Interaction design: Classes in this domain should focus in particular on “design thinking” and building a good process for identifying and understanding what people need, including different techniques for how to conduct user research. Ideally, classes here will have a series of group projects and a large final project that involves an end-to-end process of identifying a problem followed by researching, designing, prototyping and iterating on a solution.

Materials and 3-D form: Not moving past 2-D limits what one can design in terms of physical devices, which I’d bet good money will become a bigger and bigger space in the future. If I could go back in time, I’d love to learn more about the world of tangible objects, and how one thinks about what it takes to make something feel great to hold, carry, wear, and use.


Context is King

History of design: what are the movements, events, and historical contexts that have shaped our current understanding of design? How does it differ from age to age, and culture to culture? Some of this should be in a “fundamentals of graphic design” class, but the deeper your understanding of design throughout history, the better your grasp of what “good” design really means and how that evolves.

Psychology — perception and cognition: if you design, you’re probably designing for people, so additional context around cognition and perception—how the brain works, how we humans understand the world around us, how we learn and remember—is not only relevant, but also pretty fascinating stuff.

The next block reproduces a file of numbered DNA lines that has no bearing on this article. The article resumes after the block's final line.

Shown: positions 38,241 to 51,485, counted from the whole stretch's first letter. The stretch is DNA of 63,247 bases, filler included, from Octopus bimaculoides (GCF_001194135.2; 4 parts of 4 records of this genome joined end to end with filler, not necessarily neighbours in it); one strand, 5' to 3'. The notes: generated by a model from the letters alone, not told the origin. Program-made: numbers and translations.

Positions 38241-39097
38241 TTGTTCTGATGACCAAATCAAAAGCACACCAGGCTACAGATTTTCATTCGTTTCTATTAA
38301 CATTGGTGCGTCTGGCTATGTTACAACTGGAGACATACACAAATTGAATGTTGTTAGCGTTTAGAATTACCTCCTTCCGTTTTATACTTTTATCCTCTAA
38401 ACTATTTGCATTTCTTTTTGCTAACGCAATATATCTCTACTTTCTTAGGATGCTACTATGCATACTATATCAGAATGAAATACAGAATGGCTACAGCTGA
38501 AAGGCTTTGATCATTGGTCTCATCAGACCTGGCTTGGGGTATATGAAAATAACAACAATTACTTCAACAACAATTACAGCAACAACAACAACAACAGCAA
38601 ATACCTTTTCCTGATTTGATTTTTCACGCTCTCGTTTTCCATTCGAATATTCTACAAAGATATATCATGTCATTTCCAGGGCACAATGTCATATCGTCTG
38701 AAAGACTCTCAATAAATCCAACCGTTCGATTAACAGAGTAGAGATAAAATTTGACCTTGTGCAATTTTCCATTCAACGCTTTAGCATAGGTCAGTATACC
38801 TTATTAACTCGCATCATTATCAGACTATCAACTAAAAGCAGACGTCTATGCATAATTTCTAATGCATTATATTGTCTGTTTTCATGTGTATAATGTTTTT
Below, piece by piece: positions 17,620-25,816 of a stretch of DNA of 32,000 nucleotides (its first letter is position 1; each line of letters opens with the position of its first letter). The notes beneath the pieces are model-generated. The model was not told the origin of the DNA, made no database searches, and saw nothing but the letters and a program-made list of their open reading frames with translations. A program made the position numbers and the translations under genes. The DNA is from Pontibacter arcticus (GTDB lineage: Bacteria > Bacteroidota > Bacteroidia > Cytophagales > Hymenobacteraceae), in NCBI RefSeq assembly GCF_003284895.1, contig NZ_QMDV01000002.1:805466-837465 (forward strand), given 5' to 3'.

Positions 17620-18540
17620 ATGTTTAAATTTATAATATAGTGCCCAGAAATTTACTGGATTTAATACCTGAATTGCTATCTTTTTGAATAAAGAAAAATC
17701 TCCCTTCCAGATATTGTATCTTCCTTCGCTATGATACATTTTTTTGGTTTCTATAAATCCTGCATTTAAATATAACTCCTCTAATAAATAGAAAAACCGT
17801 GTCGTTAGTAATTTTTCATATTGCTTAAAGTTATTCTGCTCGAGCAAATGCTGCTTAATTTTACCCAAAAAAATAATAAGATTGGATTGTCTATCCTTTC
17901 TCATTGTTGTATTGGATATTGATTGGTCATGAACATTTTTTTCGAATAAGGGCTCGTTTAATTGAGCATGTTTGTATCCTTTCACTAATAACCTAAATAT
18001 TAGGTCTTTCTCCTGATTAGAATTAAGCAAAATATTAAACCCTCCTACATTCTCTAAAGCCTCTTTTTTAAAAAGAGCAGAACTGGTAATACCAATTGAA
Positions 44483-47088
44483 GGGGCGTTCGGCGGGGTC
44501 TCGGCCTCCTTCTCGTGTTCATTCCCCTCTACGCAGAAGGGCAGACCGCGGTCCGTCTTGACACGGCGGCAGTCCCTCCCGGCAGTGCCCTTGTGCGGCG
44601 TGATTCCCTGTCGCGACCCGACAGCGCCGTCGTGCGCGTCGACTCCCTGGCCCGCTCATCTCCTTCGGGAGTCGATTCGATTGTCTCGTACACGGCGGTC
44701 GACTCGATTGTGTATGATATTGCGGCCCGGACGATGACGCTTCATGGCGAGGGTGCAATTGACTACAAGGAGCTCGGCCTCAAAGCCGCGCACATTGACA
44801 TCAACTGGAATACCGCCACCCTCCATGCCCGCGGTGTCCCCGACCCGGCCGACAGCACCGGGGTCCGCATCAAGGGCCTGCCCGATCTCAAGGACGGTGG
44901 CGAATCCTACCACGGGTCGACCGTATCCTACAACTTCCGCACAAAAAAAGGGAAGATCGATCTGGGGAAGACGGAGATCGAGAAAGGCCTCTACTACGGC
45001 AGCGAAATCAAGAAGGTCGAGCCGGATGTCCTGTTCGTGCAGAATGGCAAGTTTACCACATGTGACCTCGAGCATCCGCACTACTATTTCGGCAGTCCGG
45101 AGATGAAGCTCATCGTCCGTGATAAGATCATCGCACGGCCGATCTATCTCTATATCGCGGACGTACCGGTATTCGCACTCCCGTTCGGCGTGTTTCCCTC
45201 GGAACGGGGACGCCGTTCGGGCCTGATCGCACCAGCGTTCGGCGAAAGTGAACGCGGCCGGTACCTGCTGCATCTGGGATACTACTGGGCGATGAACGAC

Psychology — social psychology: how do people affect the emotions and behaviors of other people? Clearly relevant if you want to design anything social, where you need to optimize both for an individual’s experience but also the health of an entire social ecosystem. One of the first things I learned at Facebook was that the most impactful work one can do is going beyond designing a single match to designing the rules of the game.

Statistics: at some point, if you design or build anything at scale, making decisions that are informed with data becomes incredibly valuable. Enter statistics, the study of collecting, organizing, interpreting, and presenting data. Having a solid understanding of probability, correlation versus causation, confidence intervals, inference, as well as some insight into how to build models and make predictions based on data is super useful in the practical day-to-day of making decisions based on understanding how people actually use your product.